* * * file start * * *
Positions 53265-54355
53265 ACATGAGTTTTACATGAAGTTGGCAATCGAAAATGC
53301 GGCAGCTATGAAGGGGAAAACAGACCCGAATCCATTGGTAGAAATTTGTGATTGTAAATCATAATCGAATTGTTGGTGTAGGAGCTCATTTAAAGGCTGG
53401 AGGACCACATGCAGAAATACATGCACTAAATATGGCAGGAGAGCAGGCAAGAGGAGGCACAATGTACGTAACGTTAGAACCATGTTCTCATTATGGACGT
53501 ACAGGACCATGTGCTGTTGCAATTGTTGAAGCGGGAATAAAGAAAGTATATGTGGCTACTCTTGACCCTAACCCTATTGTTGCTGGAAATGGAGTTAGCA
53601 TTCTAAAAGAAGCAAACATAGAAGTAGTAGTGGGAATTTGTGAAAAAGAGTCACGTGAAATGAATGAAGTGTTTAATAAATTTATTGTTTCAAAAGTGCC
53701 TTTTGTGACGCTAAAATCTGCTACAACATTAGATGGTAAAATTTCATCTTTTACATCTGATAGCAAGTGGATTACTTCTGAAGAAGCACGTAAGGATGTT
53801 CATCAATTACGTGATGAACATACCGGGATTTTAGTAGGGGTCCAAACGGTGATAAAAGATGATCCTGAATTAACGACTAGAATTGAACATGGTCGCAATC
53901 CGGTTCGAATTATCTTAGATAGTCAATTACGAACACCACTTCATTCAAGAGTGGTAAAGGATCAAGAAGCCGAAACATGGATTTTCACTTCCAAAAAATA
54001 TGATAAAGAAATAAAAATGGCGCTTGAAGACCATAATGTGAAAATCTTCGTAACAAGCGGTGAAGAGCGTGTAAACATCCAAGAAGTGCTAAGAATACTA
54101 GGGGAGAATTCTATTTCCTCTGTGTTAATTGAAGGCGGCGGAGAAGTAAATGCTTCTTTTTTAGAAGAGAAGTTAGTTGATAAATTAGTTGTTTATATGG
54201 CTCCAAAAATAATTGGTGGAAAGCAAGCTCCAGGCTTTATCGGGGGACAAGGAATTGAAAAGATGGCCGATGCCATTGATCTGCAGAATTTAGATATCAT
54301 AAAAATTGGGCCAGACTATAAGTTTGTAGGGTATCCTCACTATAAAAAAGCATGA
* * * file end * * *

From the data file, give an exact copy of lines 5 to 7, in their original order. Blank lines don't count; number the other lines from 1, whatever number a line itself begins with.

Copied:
53501 ACAGGACCATGTGCTGTTGCAATTGTTGAAGCGGGAATAAAGAAAGTATATGTGGCTACTCTTGACCCTAACCCTATTGTTGCTGGAAATGGAGTTAGCA
53601 TTCTAAAAGAAGCAAACATAGAAGTAGTAGTGGGAATTTGTGAAAAAGAGTCACGTGAAATGAATGAAGTGTTTAATAAATTTATTGTTTCAAAAGTGCC
53701 TTTTGTGACGCTAAAATCTGCTACAACATTAGATGGTAAAATTTCATCTTTTACATCTGATAGCAAGTGGATTACTTCTGAAGAAGCACGTAAGGATGTT